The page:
Martinez, Huskers get chance at redemption

The groan on the other end of the phone said it all.

The wounds from Nebraska's loss to Wisconsin in 2011 haven't fully healed.

"Oh god," Huskers linebacker Will Compton told ESPN.com. "I hate to reflect on that. It was definitely a bad taste, a terrible ride back."

It's not easy for Nebraska players to recall the night of Oct. 1, 2011, when their Big Ten debut turned into a debacle in Madison, as they were pounded 48-17 by the Badgers at Camp Randall Stadium. Nebraska dropped its league opener for just the third time in 37 seasons, lost by its biggest margin in three seasons and allowed its biggest points total since 2008.

Although it's difficult for the Huskers to look back, it's very easy for them to look forward and gear up for Saturday night's rematch with Wisconsin at Memorial Stadium.

"We're really looking forward to this week, just because of what happened last year," Nebraska quarterback Taylor Martinez told ESPN.com. "That still haunts us in the back of our minds. Everyone's pumped up for it."

No Huskers player more so than Martinez, who endured quite possibly the worst performance of his career at Camp Randall Stadium. He threw a career-high three interceptions during a stretch of four possessions midway through the game. Wisconsin converted each Martinez pick into six points and turned a 14-13 second-quarter deficit into a 34-14 third-quarter lead.

Martinez was the least popular person in the state the following week, taking criticism from media members and fans. He responded by leading a dramatic come-from-behind win against Ohio State, but the Wisconsin loss stung.

"It was a tough week," he said. "A pretty tough week."

A different Martinez is key to a different result against the Badgers. Martinez elicited some chuckles around the country before the season when he said he would aim for a 70 percent completion rate (he entered the fall as a career 57.4 percent passer and had looked awkward throwing the ball).

But the junior is backing up his goal so far, completing 70.7 percent of his attempts (65 of 92) through the first four games. Martinez is tied for the Big Ten lead in touchdown passes (nine) and has thrown only one interception. He leads the Big Ten and ranks 10th nationally in pass efficiency (180.9 rating).

"People snickered when I said, 'I think Taylor's going to make a huge jump this year,' and he has," Nebraska coach Bo Pelini said. "I saw it through the spring. I saw it in practice through fall camp. He just needs to stay on the same track. If he keeps playing the way he is, it makes our offense pretty hard to stop."

Nebraska boasts the Big Ten's top total offense (541.8 ypg) and scoring offense (48.5 ppg) through the first four games. Although Wisconsin slowed the Huskers by forcing mistakes a year ago, Martinez doesn't think the Badgers are Nebraska's biggest obstacle Saturday night.

"The only person that can beat us is ourselves," he said. "It was the same thing last year. The turnovers on offense, that's what killed us. We're our own worst enemy, so if we beat ourselves, we'll lose the game. But if we stay on our task, then we'll win."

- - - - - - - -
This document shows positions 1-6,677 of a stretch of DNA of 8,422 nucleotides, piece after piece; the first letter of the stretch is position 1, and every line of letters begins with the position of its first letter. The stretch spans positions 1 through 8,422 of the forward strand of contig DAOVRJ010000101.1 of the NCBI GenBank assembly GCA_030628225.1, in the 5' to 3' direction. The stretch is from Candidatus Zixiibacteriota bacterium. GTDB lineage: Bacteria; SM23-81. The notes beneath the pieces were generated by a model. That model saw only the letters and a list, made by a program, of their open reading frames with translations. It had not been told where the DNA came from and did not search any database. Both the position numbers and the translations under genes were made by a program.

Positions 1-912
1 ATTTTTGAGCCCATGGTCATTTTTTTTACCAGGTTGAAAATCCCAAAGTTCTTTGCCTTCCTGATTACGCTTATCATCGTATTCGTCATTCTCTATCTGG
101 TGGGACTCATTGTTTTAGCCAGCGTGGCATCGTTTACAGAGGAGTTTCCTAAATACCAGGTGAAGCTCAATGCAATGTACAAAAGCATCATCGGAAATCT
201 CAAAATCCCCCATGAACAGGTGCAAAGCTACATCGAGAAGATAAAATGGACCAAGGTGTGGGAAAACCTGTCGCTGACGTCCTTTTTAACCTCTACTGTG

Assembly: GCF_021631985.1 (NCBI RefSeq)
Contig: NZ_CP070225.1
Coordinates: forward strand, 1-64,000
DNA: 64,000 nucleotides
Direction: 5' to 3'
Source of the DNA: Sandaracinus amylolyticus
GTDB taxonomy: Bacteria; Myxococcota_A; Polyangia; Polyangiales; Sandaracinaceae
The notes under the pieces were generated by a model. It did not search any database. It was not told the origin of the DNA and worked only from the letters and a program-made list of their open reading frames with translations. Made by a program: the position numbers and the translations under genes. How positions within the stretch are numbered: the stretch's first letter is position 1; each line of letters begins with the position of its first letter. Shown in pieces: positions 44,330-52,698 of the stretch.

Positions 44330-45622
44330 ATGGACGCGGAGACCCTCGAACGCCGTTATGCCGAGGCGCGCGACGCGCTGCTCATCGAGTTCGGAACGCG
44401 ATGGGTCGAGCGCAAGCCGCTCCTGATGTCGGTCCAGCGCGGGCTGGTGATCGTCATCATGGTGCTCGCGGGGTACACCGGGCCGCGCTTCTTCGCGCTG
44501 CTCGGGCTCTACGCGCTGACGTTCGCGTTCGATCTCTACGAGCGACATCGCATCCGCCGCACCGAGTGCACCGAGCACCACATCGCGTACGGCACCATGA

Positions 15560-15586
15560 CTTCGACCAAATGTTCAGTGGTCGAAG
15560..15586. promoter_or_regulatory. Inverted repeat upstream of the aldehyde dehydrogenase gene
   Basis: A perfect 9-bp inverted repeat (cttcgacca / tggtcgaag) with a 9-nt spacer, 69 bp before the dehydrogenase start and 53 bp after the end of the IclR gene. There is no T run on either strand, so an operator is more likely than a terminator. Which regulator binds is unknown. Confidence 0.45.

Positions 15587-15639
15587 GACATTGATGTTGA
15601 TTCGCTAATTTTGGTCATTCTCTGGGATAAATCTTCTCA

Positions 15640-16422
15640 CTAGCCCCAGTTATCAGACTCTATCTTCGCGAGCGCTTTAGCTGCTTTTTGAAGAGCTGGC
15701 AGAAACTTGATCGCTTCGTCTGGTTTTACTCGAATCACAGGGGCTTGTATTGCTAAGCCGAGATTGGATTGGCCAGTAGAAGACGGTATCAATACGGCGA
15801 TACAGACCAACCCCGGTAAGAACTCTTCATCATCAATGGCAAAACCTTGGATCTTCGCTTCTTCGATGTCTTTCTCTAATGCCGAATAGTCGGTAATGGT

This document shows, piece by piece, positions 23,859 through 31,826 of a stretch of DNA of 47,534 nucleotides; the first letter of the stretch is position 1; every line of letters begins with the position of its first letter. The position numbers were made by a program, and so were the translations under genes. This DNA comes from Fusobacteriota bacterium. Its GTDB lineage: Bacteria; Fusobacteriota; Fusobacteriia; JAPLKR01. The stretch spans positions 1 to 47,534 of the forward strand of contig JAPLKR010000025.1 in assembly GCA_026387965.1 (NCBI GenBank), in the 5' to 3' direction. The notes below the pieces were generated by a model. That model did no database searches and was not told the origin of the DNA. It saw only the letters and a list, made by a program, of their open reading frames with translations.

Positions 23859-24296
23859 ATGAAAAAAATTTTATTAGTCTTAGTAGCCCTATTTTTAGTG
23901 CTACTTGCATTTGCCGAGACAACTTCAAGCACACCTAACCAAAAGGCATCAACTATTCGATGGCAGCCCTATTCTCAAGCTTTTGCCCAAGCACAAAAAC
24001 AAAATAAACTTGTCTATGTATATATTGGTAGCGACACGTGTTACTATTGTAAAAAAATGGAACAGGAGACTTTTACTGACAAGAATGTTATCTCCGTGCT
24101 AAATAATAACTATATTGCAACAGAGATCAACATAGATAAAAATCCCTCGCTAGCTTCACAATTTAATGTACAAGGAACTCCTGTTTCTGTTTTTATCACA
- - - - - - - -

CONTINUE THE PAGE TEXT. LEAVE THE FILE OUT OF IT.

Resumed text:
Nebraska's defense had to contend with Wisconsin stars Montee Ball and Russell Wilson a year ago, but Compton agrees with Martinez that the Huskers' enemy lies within.

"We were in the game going into halftime, and we came out, threw an interception, and we let that snowball effect take a toll on us," Compton said. "We all started to point the finger early."

Although Wisconsin immediately gets Nebraska's attention, Compton and his fellow defenders also draw motivation from their poor performance in Week 2 against UCLA, which racked up 36 points and 653 yards against Big Red. Huskers defenders were "embarrassed" by their play, according to Compton, and cite the game as a teaching tool for the rest of the season.

Wisconsin used to put up UCLA-like stats on offense, but the unit struggled for most of non-league play. Wilson is starting for the NFL's Seattle Seahawks, and the Badgers' offensive line already has gone through a coaching change. Although the offense showed some life in last week's win against UTEP, it comes to Lincoln ranked 110th nationally in yards (312.8) and 100th in scoring (21.5 ppg). Redshirt freshman quarterback Joel Stave, who performed well against UTEP, will make his first career road start.

"Their production, compared from last year, there is a difference, but they still have a great football team," said Compton, who leads Nebraska with 34 tackles (three for loss, two sacks). "They haven't done what they've wanted to do so far, but I know they're going to be well-prepared coming in this week."

Pelini apologized to all Nebraskans after the loss to Wisconsin in 2011, calling the Huskers' performance "a joke." He acknowledged Monday that the better team won in Madison, but added that he doesn't care what happened in the past.

"Different time, different place, different football team," he said.

From a motivational standpoint this week, Pelini has an easy job, but the Huskers are focused more on themselves than their opponents.

"In my mind and in all the players' and coaches' minds, we're the only team that stands in our own way," Compton said. "The decision in this football game will ride on how we prepare.

"I know we're going to do a lot better this year, and hopefully, it goes a different way."